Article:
About: Chief Secretary
- Chief Secretaries (CS) are members of the Indian Administrative Service (IAS) and are the administrative head of state governments.
- The Chief Secretary is the senior-most cadre post in the state administration and the status of the Chief Secretary is equal to that of a Secretary to the Government of India.
- The Indian Constitution does not list the powers and functions of the Chief Secretary.
- The functions of CS are defined in the Rules of Business framed by each state government individually.
- Traditionally, the most senior IAS officer within a state is chosen as the Chief Secretary. However, there have been exceptions as well.
Roles and responsibilities of the Chief Secretary:Exam preparation Books
- The chief secretary acts as the principal advisor to the chief minister on all matters of state administration.
- The CS also serves as a link between the chief minister and other secretaries of the state government.
- Thus, the CS functions as the central point of interdepartmental coordination.
Secretary to the Cabinet:
- The Chief Secretary acts as the ex-officio secretary to the state cabinet, and in that capacity he/she is known as the Secretary to the Cabinet.
- He is also the administrative head of the cabinet secretariat and attends the meeting of the cabinet and its sub-committees.
- Further, he/she takes steps for the implementation of the decisions taken in such meetings.
Head of Civil Services:
- The Chief Secretary is the ex-officio head of the State Civil Services Board, which recommends transfer/postings of officers of All India Services and State Civil Services in the state.
- Thus, the CS determines vacancies, appointments, transfers, placements, seniority, promotions and retirement of civil servants of the state.
- The CS initiates matters involving staff welfare and service conditions of state officials and is overall in charge of training and career management of civil servants of the state.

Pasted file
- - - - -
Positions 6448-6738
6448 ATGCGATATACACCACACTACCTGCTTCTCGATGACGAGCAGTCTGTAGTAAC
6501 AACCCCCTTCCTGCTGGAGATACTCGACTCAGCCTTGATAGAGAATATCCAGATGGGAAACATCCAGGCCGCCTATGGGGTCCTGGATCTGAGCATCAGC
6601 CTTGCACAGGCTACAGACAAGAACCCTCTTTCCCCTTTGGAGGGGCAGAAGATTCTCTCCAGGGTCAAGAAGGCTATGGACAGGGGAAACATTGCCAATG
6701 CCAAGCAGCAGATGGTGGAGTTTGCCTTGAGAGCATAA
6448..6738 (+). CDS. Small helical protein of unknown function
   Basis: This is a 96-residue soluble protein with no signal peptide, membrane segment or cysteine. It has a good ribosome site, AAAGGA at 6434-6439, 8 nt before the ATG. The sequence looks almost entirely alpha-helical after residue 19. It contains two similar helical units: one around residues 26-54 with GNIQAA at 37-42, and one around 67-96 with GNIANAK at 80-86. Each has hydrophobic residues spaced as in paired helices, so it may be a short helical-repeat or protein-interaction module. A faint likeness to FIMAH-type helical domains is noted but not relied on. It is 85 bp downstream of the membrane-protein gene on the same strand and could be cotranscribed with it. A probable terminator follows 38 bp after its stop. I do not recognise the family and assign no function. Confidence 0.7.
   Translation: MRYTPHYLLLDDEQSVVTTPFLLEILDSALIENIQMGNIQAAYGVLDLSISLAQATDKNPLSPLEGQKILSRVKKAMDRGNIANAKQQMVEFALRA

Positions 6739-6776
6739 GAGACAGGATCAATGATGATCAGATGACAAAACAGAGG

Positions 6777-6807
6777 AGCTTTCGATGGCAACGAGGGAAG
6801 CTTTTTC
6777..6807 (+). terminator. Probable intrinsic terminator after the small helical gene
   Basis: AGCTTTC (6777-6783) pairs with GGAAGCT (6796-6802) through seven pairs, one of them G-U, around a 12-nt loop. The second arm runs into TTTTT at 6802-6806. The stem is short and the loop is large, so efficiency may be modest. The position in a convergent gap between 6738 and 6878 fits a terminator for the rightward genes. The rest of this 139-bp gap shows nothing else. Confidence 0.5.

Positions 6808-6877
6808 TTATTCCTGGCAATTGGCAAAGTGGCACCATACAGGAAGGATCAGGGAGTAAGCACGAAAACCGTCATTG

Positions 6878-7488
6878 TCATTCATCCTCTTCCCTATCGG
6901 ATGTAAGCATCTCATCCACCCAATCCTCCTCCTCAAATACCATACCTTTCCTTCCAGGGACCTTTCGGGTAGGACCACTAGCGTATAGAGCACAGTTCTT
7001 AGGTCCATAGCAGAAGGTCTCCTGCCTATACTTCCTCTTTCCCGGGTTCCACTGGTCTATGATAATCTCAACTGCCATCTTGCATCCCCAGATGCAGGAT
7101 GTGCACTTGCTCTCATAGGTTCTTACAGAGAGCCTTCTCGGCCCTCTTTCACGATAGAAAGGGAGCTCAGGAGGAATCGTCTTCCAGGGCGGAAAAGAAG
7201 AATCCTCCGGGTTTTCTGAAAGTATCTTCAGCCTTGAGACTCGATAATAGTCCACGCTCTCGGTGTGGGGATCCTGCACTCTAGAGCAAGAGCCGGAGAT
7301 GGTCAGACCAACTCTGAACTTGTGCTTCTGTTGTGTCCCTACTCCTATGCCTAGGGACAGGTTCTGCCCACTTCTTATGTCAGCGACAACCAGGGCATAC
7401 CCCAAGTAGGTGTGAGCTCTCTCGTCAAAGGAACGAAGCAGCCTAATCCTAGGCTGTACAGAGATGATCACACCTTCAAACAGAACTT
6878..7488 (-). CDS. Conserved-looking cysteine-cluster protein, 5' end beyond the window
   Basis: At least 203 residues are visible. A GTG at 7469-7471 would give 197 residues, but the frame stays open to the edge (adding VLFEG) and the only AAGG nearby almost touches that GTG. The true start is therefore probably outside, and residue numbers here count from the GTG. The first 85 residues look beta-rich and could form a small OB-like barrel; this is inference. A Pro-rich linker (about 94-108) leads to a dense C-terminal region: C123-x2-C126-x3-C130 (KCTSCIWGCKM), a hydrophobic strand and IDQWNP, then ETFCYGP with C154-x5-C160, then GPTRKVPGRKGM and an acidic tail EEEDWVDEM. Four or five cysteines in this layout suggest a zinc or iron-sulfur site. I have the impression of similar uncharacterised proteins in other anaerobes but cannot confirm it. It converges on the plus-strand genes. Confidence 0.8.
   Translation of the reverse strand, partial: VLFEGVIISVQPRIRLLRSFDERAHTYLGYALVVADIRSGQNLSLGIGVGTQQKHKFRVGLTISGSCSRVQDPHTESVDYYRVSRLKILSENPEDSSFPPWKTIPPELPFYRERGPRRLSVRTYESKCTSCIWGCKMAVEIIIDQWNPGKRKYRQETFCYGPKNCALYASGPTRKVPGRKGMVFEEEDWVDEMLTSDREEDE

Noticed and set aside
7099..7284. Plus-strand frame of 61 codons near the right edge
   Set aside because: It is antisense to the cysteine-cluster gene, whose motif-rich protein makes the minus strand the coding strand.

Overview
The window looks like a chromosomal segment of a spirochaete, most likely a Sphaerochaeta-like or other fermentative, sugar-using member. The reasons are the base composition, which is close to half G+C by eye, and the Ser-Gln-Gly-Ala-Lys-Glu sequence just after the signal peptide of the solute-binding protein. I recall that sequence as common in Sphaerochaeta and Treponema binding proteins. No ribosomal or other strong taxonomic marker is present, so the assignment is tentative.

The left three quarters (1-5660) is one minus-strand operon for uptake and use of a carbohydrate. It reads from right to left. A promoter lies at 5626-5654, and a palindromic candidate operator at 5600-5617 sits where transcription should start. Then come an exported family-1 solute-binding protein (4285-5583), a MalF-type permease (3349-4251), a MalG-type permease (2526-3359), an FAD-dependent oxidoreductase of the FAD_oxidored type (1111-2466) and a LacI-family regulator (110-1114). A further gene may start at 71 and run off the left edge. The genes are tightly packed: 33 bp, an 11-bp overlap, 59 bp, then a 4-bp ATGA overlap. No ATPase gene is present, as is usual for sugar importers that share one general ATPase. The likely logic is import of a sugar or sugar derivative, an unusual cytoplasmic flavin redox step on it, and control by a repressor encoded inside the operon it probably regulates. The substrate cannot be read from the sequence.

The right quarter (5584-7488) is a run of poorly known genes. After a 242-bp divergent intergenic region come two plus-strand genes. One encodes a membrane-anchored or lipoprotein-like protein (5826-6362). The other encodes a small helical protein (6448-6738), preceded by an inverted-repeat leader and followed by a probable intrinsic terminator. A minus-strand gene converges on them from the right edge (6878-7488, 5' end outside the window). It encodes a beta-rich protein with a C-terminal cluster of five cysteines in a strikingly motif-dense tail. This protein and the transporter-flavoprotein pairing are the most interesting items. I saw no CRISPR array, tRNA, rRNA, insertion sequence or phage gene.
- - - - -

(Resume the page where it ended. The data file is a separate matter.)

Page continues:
About: All-India Services (Discipline and Appeal) Rules, 1969
- The Rules contain various provisions for disciplinary actions including suspension and penalties, for members of the All India Services (AIS).
- Minor penalties under the Rules include withholding of promotion, recovery of financial losses from the officer’s pay, withholding of increment in pay
- Major penalties include compulsory retirement, removal or dismissal from service.
- The Rules also provide conditions for appeals against various forms of disciplinary actions taken.
About: All-India Services (Death-cum-Retirement Benefits) Rules, 1958
- As the name suggests, the Rules contain provisions for death and retirement benefits for members of the All India Services.
- It also contains provisions for withholding the said benefits, in case the concerned officer has been dismissed/removed or has resigned from the Service.
- For a person who has been dismissed/removed from the service, the State government can grant a compassionate allowance not exceeding two-thirds of the retirement benefits.
- A member of the Service who has been made to retire compulsorily (as a penalty)can be granted retirement benefits.